Camber: Rocker relates to the tip and tail of the ski, whereas camber is all about the middle section. Camber is an arching feature where the middle portion of a ski arches upward compared to the tip and tail. If a ski with camber is lying flat on a table, the tip and tail will touch the table while the middle section will arch upward and not touch. When you make a turn while skiing, your downward force pushes on the arch and creates a rebound of energy, much like a spring. Camber impacts how ‘lively’ a ski feels.
3) Look outside
Lastly, we think about weather and snow conditions. Our techs watch the forecast and chat with the guides to keep tabs on conditions. Just how deep is the snow today? Sometimes there will be a wallop of faceshot-worthy fresh stuff, and sometimes you’ll be cruising already-settled snow from a previous snowfall. Broadly speaking, the deeper the snow, you’ll want a ski that’s wider underfoot and on the shorter end of the scale.
Other condition-related factors we consider: is there a crust at a certain depth? What’s the snow’s texture at this time of year? Do the day’s conditions make it likely you’ll spend a lot of time skiing a particular type of terrain?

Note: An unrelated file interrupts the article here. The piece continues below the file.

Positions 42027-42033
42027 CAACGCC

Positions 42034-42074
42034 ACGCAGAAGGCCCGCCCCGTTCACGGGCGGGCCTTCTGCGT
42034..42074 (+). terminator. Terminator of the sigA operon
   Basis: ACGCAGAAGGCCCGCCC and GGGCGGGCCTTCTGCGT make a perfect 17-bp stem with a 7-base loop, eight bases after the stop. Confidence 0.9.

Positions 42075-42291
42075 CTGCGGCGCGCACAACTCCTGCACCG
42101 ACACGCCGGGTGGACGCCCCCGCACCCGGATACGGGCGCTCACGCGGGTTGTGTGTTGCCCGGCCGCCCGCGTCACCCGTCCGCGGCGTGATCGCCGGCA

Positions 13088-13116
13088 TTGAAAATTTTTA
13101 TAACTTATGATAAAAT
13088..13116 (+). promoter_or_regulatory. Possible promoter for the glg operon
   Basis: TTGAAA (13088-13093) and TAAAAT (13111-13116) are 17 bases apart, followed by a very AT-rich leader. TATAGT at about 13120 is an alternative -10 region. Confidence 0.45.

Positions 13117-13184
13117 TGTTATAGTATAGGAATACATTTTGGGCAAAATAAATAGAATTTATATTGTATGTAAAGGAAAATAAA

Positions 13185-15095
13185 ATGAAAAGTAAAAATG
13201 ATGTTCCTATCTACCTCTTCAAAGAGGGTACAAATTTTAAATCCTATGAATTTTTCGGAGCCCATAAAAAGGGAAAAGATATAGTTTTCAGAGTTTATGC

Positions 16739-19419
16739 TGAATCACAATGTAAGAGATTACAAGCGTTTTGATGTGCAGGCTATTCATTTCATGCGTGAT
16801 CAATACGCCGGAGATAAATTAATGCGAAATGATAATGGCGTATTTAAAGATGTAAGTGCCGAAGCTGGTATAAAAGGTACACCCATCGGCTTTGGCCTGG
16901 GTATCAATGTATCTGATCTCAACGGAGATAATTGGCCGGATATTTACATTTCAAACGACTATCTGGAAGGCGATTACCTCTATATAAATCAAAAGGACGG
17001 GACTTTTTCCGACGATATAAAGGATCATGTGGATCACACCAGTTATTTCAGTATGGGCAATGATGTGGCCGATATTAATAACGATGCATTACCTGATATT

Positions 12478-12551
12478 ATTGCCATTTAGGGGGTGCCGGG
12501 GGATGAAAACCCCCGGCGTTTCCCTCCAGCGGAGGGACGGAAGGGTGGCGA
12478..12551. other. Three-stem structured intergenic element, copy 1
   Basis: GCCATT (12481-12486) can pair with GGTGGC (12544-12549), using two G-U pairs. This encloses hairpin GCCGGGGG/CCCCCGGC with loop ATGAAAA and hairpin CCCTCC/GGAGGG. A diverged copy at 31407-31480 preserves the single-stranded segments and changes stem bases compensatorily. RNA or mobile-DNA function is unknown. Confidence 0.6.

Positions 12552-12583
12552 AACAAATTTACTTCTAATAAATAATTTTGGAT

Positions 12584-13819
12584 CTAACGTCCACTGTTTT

All these elements play into ski choice.
The bottom line
No matter the weather, your body or your ability, we have solid ski options to help you achieve heli-skiing bliss. We want you to enjoy the moment, and not to be worrying about your skis.
Heli-skiing should be about that otherworldly, unmatched sensation you get when floating on untouched snow — a feeling that we’re convinced can’t be found anywhere else.
Which skis do you stock?
The available inventory at each destination differs for a number of reasons including which skis are best suited to the terrain and conditions typical of the area.
With that in mind, here’s a broad look at our current equipment lineup, plus other gear we provide.
Can I bring my own skis heli-skiing?
You can bring your own, of course, but 95% of our guests use skis and poles from our quiver. We encourage you to use our gear for a few different reasons.
Though we do everything to prevent it, every so often someone will permanently lose a ski in deep snow. Imagine the heartbreak of one of your favourite personal skis popping off and sliding beneath the surface, never to be found again. Better our skis than yours in that situation!
If you do opt to bring your own skis or snowboard, or if you’re joining us for a Touring or Fusion Trip where everyone brings their own skis, it’s good to be aware that scratches do sometimes happen when gear is being loaded and unloaded into the helicopter’s basket. If it does happen, consider it a brag-worthy conversation starter about that time you went heli-skiing.